Friday Mystery Author: Mary Shelley

This week’s Friday Mystery Author was Mary Shelley; the passage, from Frankenstein. Congratulations to Imani of The Books of My Numberless Dreams for getting this one right off the bat.  Here is another sample from Frankenstein’s account of himself:

Partly from curiosity, and partly from idleness, I went into the lecturing room, which M. Waldman entered shortly after. This professor was very unlike his colleague. He appeared about fifty years of age, but with an aspect expressive of the greatest benevolence; a few grey hairs covered his temples, but those at the back of his head were nearly black. His person was short, but remarkably erect; and his voice the sweetest I had ever heard. He began his lecture by a recapitulation of the history of chemistry, and the various improvements made by different men of learning, pronouncing with fervour the names of the most distinguished discoverers. He then took a cursory view of the present state of the science, and explained many of its elementary terms. After having made a few preparatory experiments, he concluded with a panegyric upon modern chemistry, the terms of which I shall never forget:–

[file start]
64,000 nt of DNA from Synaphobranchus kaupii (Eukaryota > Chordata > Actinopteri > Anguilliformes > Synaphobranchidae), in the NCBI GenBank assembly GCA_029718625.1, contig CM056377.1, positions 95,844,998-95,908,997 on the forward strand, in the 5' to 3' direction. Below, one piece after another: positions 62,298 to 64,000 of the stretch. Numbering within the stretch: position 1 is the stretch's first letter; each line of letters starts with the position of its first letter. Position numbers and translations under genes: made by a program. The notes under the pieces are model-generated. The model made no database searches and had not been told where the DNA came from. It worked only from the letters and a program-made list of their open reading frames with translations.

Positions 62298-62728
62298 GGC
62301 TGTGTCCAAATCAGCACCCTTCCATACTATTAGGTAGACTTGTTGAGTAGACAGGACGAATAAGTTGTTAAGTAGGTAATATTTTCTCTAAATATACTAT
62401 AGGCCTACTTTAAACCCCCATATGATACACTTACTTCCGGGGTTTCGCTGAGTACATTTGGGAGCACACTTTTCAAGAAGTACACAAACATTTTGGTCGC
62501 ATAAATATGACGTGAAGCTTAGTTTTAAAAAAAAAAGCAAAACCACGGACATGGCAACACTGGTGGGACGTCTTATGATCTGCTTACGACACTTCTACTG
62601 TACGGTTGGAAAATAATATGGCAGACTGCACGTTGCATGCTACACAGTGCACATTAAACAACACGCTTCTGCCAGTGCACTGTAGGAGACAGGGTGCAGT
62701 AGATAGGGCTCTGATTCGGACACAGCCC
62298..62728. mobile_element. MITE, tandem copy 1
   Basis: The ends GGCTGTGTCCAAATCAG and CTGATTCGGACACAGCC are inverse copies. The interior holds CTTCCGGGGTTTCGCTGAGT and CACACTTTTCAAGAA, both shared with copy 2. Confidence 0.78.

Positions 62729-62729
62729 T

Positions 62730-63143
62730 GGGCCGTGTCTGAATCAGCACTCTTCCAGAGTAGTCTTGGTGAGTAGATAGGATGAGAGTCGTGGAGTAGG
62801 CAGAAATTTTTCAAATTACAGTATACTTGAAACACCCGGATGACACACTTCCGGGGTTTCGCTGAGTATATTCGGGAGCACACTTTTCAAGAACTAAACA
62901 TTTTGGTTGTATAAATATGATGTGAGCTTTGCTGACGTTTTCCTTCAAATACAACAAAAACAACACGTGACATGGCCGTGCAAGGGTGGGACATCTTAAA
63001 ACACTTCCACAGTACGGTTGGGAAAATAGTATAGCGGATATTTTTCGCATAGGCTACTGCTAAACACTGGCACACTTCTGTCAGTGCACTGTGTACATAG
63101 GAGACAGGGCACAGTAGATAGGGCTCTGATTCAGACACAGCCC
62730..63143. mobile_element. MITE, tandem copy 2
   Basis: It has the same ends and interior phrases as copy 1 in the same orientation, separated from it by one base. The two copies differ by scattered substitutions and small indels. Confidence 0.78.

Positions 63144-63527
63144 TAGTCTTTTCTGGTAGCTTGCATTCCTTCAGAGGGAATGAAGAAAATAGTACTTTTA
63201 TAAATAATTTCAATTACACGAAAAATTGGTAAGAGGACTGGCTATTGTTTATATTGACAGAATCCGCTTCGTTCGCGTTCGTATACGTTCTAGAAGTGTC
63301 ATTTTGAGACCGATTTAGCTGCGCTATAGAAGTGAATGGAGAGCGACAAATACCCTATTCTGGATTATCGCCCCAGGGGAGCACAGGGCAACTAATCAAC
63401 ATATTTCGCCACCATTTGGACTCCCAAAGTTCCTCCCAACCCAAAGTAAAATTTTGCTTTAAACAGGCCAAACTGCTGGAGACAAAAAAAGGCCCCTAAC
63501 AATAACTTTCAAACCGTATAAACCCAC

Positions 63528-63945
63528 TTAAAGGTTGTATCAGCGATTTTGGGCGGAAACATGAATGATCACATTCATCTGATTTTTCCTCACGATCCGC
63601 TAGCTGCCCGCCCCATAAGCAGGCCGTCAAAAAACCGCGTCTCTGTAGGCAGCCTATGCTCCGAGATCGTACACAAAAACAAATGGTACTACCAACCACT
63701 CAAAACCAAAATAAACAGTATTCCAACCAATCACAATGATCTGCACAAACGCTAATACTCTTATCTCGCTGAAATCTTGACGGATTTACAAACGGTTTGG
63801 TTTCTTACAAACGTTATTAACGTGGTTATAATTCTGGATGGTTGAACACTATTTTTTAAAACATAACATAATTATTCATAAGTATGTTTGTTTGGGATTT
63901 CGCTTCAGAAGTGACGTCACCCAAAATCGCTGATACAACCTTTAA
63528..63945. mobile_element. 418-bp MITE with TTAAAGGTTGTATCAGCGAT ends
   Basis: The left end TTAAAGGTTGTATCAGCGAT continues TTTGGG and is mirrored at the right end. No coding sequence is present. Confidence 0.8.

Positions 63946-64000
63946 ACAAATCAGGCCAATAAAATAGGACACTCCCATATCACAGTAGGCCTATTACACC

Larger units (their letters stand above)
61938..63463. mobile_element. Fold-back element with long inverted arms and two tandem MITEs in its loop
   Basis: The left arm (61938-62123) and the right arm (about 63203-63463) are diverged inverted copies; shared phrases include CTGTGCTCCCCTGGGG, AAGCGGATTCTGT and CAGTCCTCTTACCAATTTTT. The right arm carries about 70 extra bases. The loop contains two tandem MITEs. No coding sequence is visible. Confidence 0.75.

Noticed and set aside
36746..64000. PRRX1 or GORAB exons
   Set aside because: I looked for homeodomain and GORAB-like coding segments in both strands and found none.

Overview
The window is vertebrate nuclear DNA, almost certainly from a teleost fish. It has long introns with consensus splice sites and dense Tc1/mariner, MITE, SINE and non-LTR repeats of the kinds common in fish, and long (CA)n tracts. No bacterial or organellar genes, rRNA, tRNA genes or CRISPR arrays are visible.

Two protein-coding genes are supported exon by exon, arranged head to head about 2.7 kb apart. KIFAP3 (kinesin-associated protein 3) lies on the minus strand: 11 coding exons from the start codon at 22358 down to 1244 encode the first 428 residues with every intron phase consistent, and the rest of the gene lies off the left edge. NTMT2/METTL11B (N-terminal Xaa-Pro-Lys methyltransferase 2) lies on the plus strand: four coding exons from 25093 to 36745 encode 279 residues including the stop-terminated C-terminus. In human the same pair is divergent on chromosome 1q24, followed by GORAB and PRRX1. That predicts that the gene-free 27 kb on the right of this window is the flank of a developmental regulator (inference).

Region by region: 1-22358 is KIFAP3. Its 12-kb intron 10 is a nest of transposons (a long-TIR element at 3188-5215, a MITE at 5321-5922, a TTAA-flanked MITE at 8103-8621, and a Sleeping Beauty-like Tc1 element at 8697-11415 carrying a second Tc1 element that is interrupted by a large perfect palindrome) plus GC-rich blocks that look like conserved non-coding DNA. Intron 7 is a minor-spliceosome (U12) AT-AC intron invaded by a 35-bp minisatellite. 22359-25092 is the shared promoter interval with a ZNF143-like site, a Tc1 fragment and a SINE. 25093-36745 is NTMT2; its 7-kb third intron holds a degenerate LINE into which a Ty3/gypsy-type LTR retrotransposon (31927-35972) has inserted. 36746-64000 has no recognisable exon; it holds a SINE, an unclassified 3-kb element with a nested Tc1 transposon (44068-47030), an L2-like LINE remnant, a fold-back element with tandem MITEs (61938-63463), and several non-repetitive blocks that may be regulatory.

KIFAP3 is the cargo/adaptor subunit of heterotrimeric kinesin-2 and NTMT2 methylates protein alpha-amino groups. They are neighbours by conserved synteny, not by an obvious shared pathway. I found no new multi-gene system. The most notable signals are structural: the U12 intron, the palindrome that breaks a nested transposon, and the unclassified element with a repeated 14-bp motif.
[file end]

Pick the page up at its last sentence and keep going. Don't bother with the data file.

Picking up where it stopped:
“The ancient teachers of this science,” said he, “promised impossibilities, and performed nothing. The modern masters promise very little; they know that metals cannot be transmuted, and that the elixir of life is a chimera. But these philosophers, whose hands seem only made to dabble in dirt, and their eyes to pore over the microscope or crucible, have indeed performed miracles. They penetrate into the recesses of nature, and show how she works in her hiding places. They ascend into the heavens: they have discovered how the blood circulates, and the nature of the air we breathe. They have acquired new and almost unlimited powers; they can command the thunders of heaven, mimic the earthquake, and even mock the invisible world with its own shadows.”

Such were the professor’s words–rather let me say such the words of fate, enounced to destroy me. As he went on, I felt as if my soul were grappling with a palpable enemy; one by one the various keys were touched which formed the mechanism of my being: chord after chord was sounded, and soon my mind was filled with one thought, one conception, one purpose. So much has been done, exclaimed the soul of Frankenstein–more, far more, will I achieve: treading in the steps already marked, I will pioneer a new way, explore unknown powers, and unfold to the world the deepest mysteries of creation.

Stop by this Friday for the next edition of Friday Mystery Author.

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One Response to “Friday Mystery Author: Mary Shelley”

  1. imani Says:

    Yay! I read Frankenstein last summer and was astonished at the quality of what I was reading. All those campy pop culture mutations of it over the years gave me a completely different impression of the novel. (I was one of those illiterates who thought the title referred to the monster. Oh shame.)

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